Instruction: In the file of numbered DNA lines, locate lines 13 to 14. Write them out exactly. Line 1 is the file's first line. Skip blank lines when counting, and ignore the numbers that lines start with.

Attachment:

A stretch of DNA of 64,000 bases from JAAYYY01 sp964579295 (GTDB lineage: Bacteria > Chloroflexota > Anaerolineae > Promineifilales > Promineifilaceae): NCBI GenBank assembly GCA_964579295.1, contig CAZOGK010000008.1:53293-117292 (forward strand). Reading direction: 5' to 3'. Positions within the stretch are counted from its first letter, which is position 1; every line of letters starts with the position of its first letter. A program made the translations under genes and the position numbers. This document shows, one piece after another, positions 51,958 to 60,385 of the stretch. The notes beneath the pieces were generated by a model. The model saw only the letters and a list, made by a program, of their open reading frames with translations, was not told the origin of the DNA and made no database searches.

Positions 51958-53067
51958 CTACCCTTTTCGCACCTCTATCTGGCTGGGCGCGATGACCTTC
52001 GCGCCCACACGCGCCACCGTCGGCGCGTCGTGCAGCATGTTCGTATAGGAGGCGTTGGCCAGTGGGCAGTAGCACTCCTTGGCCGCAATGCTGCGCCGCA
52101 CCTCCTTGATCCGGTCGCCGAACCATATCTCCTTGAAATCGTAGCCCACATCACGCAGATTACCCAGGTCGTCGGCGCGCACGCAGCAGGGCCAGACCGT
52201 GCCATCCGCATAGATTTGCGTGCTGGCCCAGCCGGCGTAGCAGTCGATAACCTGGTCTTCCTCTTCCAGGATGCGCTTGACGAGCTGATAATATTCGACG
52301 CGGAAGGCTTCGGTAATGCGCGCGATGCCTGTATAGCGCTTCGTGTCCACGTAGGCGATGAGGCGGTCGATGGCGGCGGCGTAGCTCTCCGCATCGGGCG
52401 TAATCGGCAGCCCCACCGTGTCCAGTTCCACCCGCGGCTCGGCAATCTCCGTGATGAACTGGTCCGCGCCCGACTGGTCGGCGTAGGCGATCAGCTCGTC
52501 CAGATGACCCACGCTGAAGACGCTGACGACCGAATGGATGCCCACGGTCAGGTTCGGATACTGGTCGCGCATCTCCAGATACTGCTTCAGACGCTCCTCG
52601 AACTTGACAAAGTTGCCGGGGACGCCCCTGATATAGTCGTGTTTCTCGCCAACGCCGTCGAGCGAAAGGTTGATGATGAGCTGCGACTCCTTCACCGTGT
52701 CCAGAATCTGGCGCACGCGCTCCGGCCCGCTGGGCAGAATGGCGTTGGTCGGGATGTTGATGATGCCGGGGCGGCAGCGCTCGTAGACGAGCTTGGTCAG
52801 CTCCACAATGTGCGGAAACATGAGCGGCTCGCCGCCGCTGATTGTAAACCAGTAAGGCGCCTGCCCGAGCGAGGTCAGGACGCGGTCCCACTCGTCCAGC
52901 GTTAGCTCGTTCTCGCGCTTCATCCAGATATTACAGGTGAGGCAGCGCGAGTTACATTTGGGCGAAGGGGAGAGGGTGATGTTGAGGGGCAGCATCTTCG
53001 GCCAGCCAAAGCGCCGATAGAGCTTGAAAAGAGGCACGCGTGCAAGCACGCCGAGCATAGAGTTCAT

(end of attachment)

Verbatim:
52901 GTTAGCTCGTTCTCGCGCTTCATCCAGATATTACAGGTGAGGCAGCGCGAGTTACATTTGGGCGAAGGGGAGAGGGTGATGTTGAGGGGCAGCATCTTCG
53001 GCCAGCCAAAGCGCCGATAGAGCTTGAAAAGAGGCACGCGTGCAAGCACGCCGAGCATAGAGTTCAT